Since your photos and videos are backed up to Google Drive, deleting them doesn’t affect your ability to view them on your phone, as long as you have an internet connection. Go ahead and check these for deletion — I last reclaimed a pretty hefty 5GB of space. For Android 7, open the Photos app (not the Samsung Gallery if you have a Samsung phone) select Menu > Free up space.
Downloaded files can accumulate through email attachments or PDFs you open while web browsing. Here you can view a list of downloads in order of size, then delete what you don’t need. You may not claw back more than a hundred MB from download files, but go ahead and delete them anyway — every byte counts. For Android 7, go to the Downloads app, sort the files by size and then touch and hold to bring up the option to delete the file.
Infrequently used apps can easily build up on your Android phone too — whether you’ve migrated some outdated apps from a previous phone or you download apps on a tablet or web browser that remotely turn up on your phone too. Happily, here in “Free up space,” you’ll be shown which apps haven’t been used in at least 90 days — which may not mean you don’t want them, so run through the list before hitting delete. For Android 7, go to Settings > Applications > Application Manager and you’ll see a list of apps. If any don’t look familiar, tap and then select “Uninstall.”
Note: You can check “Free up space” regularly to see if there are photos or downloads you can quickly and easily delete with little impact.
3. Check to see what other types of apps and files are taking up a lot of space.
The storage manager also shows how much space various categories of apps take up compared with others. Do you have a ton of games, music apps or movie/TV apps? If so, tap on the category and run your eye down the list. Are many apps performing similar functions? If so, you could delete some of them. If you know which apps you want to delete, head into Settings > Apps and notifications > Show all apps for Android 8 (or Settings > Applications > Application Manager for Android 7), then tap the apps in question and hit uninstall.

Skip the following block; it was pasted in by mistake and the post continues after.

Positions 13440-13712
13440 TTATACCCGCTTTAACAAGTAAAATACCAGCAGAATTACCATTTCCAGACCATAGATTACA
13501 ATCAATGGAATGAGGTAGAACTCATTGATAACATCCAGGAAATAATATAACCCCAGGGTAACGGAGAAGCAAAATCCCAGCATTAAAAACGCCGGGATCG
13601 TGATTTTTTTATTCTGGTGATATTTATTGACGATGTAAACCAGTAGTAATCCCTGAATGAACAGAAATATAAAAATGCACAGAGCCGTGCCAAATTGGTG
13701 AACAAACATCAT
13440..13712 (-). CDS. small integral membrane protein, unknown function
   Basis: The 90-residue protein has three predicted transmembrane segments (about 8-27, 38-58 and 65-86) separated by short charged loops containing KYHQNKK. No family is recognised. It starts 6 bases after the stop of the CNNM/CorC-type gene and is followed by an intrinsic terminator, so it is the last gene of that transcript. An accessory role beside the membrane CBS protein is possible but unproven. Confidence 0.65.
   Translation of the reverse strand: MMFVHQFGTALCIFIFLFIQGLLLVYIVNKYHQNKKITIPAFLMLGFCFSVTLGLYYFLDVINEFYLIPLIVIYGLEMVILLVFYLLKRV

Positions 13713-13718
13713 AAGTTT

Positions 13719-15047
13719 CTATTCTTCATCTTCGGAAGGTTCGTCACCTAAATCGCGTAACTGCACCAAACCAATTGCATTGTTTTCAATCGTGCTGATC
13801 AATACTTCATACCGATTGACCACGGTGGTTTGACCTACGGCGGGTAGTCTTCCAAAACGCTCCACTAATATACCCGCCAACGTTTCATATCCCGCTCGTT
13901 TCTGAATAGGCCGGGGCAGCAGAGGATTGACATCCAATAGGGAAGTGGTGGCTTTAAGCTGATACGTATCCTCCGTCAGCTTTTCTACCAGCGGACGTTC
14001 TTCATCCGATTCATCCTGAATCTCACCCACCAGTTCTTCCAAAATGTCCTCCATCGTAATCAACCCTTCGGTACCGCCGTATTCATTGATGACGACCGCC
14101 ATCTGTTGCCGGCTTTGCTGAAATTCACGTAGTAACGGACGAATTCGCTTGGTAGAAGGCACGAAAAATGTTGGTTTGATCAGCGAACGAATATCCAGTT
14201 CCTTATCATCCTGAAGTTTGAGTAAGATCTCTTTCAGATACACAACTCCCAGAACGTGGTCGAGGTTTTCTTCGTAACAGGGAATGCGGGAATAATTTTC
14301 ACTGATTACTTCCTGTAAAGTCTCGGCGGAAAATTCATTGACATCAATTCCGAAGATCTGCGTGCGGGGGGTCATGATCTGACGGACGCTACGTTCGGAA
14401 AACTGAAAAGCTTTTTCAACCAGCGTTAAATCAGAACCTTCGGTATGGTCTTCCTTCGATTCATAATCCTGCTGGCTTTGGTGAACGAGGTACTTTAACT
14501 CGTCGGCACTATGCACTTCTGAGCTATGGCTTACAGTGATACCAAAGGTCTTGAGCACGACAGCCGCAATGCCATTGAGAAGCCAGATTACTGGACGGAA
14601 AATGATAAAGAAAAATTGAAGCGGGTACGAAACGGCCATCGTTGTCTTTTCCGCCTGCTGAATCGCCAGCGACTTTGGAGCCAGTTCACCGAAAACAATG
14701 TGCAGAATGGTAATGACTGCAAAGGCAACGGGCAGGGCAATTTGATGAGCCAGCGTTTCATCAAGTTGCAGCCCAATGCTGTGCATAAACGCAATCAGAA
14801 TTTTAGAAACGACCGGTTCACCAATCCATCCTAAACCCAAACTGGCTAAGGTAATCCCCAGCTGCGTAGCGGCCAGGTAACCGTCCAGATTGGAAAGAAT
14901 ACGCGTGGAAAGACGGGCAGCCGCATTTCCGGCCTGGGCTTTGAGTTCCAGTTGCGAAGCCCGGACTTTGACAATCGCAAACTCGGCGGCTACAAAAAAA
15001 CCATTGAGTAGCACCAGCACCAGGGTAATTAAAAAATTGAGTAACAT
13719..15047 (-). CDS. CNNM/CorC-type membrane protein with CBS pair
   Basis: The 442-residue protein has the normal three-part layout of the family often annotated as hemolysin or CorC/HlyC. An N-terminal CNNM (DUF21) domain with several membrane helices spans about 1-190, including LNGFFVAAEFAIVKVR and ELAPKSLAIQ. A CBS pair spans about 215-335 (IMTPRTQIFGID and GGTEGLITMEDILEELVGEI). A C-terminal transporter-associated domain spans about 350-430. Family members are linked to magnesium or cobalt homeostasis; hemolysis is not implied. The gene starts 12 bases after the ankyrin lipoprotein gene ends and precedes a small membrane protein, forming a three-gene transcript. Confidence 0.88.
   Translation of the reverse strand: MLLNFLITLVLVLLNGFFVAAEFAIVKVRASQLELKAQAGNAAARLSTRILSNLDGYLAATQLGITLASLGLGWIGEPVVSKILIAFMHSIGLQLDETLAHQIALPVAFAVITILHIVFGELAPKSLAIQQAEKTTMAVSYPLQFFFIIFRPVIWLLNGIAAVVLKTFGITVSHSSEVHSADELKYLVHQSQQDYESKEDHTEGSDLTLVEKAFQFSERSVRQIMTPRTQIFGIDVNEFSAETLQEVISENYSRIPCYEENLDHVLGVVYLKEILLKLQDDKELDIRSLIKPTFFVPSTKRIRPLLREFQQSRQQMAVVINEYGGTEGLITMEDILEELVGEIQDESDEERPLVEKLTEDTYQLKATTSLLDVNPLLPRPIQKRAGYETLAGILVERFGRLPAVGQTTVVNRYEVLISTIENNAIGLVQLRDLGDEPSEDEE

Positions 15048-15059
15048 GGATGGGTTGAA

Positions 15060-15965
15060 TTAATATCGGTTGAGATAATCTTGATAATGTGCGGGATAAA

If you need a little more inspiration for deletion, you can see which apps are getting the least playtime — and are therefore the ripest candidates for deletion — by heading to Play Store > top-left menu > My apps & games. Sort by “Alphabetical” in the top-right to filter by “Last used,” and head to the bottom of the list to check for underused apps, especially if they eat up more MBs than their neighbors. To delete an app, tap to open, then hit uninstall.
4. Manage music and podcasts.
If you use Google’s Play Music app for streaming music and podcasts, you may have inadvertently selected to download purchased or uploaded music to your device, or allowed the app to automatically download the three most recent episodes of subscribed podcasts.
That might mean you have a ton of media on your device that doesn’t really need to be there — after all, if you’re in a Wi-Fi or 4G zone you’ll have access to the tunes. Or, you may have doubles of particular songs if they appear in various collections. (Of course, if you’re embarking on a 12-hour plane journey, go ahead and keep these on your device.)
You can see how much storage space music and podcasts are taking up in Play Music > Settings > Downloading > Manage downloads, where you’ll also see how this compares to the storage usage of other apps. To clear out these downloads, tap on Music Library > Songs and manually delete song by song (or podcast episode).
To prevent future auto-downloads, in the Play Music app, head to Settings > Downloading and disable the setting.